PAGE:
"A little child shall lead them."

One cold market morning I looked into a milliner's shop, and there I saw a hale, hearty, well-browned young fellow from the country, with his long cart whip, and lion-shag coat, holding up some little matter, and turning it about on his great fist. And what do you suppose it was? A baby's bonnet! A little, soft, blue satin hood, with a swan's down border, white as the new-fallen snow, with a frill of rich blonde around the edge.

By his side stood a very pretty woman, holding, with no small pride, the baby—for evidently it was the baby. Any one could read that fact in every glance, as they looked at each other, and then at the large, unconscious eyes, and fat, dimpled cheeks of the little one.

It was evident that neither of them had ever seen a baby like that before.

"But really, Mary," said the young man, "isn't three dollars very high?"

Mary very prudently said nothing, but taking the little bonnet, tied it on the little head, and held up the baby. The man looked, and without another word down went the three dollars—all the avails of last week's butter; and as they walked out of the shop, it is hard to say which looked the most delighted with the bargain.

"Ah," thought I, "a little child shall lead them."

Another day, as I was passing a carriage factory along one of our principal back streets, I saw a young mechanic at work on a wheel. The rough body of a carriage stood beside him, and there, wrapped up snugly, all hooded and cloaked, sat a little dark-eyed girl, about a year old, playing with a great, shaggy dog. As I stopped, the man looked up from his work, and turned admiringly towards his little companion, as much as to say, "See what I have got here!"

"Yes," thought I; "and if the little lady ever gets a glance from admiring swains as sincere as that, she will be lucky."

Ah, these children, little witches, pretty even in all their faults and absurdities. See, for example, yonder little fellow in a naughty fit. He has shaken his long curls over his deep-blue eyes; the fair brow is bent in a frown, the rose leaf lip is pursed up in infinite defiance, and the white shoulder thrust angrily forward. Can any but a child look so pretty, even in its naughtiness?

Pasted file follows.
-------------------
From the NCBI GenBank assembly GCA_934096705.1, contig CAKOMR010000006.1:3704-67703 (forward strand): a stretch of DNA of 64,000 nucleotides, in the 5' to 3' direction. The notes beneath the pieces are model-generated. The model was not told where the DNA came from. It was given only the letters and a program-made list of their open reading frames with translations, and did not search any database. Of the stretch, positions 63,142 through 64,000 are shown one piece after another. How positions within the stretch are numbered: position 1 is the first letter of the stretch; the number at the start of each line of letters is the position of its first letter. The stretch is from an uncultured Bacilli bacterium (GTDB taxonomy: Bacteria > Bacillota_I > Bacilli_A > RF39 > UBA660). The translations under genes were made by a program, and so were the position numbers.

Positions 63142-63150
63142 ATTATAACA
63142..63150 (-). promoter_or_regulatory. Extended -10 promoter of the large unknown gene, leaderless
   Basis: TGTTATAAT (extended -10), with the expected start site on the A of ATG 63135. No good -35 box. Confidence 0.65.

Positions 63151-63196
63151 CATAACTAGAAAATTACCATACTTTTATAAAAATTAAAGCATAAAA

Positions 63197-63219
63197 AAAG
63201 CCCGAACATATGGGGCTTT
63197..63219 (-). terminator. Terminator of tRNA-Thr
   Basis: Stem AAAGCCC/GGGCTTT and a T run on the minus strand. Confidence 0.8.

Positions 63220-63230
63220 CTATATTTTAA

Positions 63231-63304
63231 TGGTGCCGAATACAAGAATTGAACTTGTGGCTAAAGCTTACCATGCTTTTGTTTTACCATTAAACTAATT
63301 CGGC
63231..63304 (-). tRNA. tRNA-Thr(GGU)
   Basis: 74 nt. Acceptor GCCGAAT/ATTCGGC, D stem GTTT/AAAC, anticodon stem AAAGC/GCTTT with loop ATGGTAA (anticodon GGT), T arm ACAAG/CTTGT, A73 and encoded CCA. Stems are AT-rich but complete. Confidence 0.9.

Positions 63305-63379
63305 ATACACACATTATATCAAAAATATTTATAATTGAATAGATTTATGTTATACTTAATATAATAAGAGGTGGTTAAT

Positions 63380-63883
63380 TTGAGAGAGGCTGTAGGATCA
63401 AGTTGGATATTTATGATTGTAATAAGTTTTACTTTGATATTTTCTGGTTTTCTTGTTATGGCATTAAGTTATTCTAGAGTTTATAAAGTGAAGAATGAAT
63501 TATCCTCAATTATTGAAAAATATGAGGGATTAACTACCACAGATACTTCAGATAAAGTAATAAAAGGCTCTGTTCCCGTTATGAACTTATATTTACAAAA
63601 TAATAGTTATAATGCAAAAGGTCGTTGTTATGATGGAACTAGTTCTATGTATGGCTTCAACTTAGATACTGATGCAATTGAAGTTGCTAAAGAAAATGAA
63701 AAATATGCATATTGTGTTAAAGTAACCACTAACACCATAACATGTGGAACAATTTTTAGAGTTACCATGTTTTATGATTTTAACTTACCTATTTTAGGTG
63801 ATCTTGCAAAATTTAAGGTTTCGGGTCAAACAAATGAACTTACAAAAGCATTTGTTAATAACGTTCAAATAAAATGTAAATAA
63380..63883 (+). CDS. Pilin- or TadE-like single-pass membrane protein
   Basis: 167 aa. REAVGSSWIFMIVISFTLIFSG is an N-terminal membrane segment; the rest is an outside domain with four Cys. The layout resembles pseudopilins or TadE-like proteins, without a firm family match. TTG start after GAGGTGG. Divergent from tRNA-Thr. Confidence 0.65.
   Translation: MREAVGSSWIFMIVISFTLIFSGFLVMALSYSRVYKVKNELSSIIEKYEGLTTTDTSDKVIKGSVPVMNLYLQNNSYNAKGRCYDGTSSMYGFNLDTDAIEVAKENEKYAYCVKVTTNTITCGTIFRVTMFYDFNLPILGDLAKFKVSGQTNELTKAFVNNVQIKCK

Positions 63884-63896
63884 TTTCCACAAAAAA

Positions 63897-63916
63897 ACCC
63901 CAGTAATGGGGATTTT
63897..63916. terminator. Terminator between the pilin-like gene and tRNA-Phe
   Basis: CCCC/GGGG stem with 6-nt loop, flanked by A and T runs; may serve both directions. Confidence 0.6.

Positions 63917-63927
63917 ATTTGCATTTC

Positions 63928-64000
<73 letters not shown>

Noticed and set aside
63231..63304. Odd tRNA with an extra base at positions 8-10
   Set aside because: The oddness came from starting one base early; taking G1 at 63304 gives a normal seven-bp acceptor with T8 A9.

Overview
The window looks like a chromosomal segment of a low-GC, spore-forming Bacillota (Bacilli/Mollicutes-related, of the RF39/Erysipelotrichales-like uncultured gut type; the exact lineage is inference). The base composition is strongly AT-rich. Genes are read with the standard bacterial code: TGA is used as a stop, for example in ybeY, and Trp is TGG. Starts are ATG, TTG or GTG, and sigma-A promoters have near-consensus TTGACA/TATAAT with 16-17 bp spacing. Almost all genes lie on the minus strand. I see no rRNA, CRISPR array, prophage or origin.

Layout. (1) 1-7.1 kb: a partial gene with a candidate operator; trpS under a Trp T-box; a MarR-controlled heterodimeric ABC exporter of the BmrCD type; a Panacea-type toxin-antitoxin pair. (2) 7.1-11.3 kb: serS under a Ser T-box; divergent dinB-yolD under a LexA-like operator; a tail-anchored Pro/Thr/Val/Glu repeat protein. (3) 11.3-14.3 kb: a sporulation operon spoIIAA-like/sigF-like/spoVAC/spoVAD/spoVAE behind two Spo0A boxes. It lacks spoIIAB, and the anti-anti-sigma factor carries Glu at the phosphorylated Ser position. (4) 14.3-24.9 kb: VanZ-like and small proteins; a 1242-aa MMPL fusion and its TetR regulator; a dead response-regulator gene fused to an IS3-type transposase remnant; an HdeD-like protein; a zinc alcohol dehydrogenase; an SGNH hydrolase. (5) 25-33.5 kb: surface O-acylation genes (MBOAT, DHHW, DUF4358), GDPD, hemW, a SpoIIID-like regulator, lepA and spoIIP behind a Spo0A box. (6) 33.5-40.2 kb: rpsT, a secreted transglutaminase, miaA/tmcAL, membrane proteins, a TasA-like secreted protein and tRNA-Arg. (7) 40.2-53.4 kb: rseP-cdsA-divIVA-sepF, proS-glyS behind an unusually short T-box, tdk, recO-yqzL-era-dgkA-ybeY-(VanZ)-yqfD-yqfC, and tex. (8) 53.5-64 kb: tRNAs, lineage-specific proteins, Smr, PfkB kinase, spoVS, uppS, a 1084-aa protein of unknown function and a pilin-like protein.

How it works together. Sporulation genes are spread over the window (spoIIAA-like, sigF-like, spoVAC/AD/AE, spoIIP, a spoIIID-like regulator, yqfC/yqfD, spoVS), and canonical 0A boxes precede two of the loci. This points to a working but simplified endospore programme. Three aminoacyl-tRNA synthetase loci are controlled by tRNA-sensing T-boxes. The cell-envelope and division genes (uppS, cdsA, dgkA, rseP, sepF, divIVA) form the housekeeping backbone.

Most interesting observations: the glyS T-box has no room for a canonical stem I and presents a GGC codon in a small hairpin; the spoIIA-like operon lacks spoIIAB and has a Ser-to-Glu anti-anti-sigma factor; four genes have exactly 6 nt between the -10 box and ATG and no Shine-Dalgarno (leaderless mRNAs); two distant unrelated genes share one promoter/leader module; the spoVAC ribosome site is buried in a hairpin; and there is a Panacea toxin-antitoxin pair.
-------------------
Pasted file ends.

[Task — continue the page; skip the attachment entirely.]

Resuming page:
Then comes the instant change; flashing smiles and tears, as the good comes back all in a rush, and you are overwhelmed with protestations, promises, and kisses! They are irresistible, too, these little ones. They pull away the scholar's pen, tumble about his paper, make somersets over his books; and what can he do? They tear up newspapers, litter the carpets, break, pull, and upset, and then jabber unheard-of English in self-defence; and what can you do for yourself?

"If I had a child," says the precise man, "you should see."

He does have a child, and his child tears up his papers, tumbles over his things, and pulls his nose, like all other children; and what has the precise man to say for himself? Nothing; he is like every body else; "a little child shall lead him."

The hardened heart of the worldly man is unlocked by the guileless tones and simple caresses of his son; but he repays it in time, by imparting to his boy all the crooked tricks and callous maxims which have undone himself.

Go to the jail, to the penitentiary, and find there the wretch most sullen, brutal, and hardened. Then look at your infant son. Such as he is to you, such to some mother was this man. That hard hand was soft and delicate; that rough voice was tender and lisping; fond eyes followed him as he played, and he was rocked and cradled as something holy. There was a time when his heart, soft and unworn, might have opened to questionings of God and Jesus, and been sealed with the seal of Heaven. But harsh hands seized it; fierce goblin lineaments were impressed upon it; and all is over with him forever!

So of the tender, weeping child is made the callous, heartless man; of the all-believing child, the sneering sceptic; of the beautiful and modest, the shameless and abandoned; and this is what the world does for the little one.

There was a time when the divine One stood on earth, and little children sought to draw near to him. But harsh human beings stood between him and them, forbidding their approach. Ah, has it not always been so? Do not even we, with our hard and unsubdued feelings, our worldly and unspiritual habits and maxims, stand like a dark screen between our little child and its Savior, and keep even from the choice bud of our hearts the sweet radiance which might unfold it for Paradise? "Suffer little children to come unto me, and forbid them not," is still the voice of the Son of God; but the cold world still closes around and forbids. When, of old, disciples would question their Lord of the higher mysteries of his kingdom, he took a little child and set him in the midst, as a sign of him who should be greatest in heaven. That gentle teacher remains still to us. By every hearth and fireside Jesus still sets the little child in the midst of us.

Wouldst thou know, O parent, what is that faith which unlocks heaven? Go not to wrangling polemics, or creeds and forms of theology, but draw to thy bosom thy little one, and read in that clear, trusting eye the lesson of eternal life. Be only to thy God as thy child is to thee, and all is done. Blessed shalt thou be, indeed, "when a little child shall lead thee."

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